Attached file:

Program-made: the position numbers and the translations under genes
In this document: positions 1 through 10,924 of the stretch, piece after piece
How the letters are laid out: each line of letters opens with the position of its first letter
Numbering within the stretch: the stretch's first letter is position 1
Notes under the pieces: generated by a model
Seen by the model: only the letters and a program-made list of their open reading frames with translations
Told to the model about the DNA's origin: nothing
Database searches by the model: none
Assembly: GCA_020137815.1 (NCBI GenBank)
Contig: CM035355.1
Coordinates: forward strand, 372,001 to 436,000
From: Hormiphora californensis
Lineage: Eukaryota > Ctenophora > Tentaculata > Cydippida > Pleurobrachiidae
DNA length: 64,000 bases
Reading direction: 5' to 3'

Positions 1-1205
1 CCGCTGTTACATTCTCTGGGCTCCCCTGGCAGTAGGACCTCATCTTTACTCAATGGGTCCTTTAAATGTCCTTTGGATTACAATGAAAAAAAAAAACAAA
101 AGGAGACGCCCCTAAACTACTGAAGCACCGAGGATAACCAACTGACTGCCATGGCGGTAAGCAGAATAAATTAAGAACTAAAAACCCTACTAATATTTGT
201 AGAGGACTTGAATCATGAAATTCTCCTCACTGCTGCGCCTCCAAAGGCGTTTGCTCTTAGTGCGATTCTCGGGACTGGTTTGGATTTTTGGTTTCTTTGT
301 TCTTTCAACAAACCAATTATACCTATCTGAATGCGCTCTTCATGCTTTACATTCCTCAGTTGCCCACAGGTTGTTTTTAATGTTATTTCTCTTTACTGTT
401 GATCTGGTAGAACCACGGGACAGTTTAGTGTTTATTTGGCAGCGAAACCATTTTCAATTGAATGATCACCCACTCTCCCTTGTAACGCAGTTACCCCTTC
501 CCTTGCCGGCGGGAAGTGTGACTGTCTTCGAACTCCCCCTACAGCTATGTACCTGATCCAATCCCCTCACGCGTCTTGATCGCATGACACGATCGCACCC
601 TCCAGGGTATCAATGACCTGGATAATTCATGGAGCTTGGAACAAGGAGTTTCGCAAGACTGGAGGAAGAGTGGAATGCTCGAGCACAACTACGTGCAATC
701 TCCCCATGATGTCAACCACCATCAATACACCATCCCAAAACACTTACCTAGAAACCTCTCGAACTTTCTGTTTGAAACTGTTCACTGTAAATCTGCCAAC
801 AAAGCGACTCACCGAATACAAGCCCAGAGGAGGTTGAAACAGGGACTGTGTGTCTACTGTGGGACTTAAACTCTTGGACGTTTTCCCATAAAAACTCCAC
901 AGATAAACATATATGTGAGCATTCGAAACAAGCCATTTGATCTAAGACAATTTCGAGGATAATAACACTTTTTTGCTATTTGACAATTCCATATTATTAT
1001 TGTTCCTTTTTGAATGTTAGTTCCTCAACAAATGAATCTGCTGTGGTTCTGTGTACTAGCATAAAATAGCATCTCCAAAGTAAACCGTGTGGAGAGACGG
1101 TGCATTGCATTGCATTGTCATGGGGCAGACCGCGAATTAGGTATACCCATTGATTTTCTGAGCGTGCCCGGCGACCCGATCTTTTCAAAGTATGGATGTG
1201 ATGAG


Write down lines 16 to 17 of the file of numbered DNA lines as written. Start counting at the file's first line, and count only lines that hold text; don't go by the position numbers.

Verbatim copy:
Positions 1-1205
1 CCGCTGTTACATTCTCTGGGCTCCCCTGGCAGTAGGACCTCATCTTTACTCAATGGGTCCTTTAAATGTCCTTTGGATTACAATGAAAAAAAAAAACAAA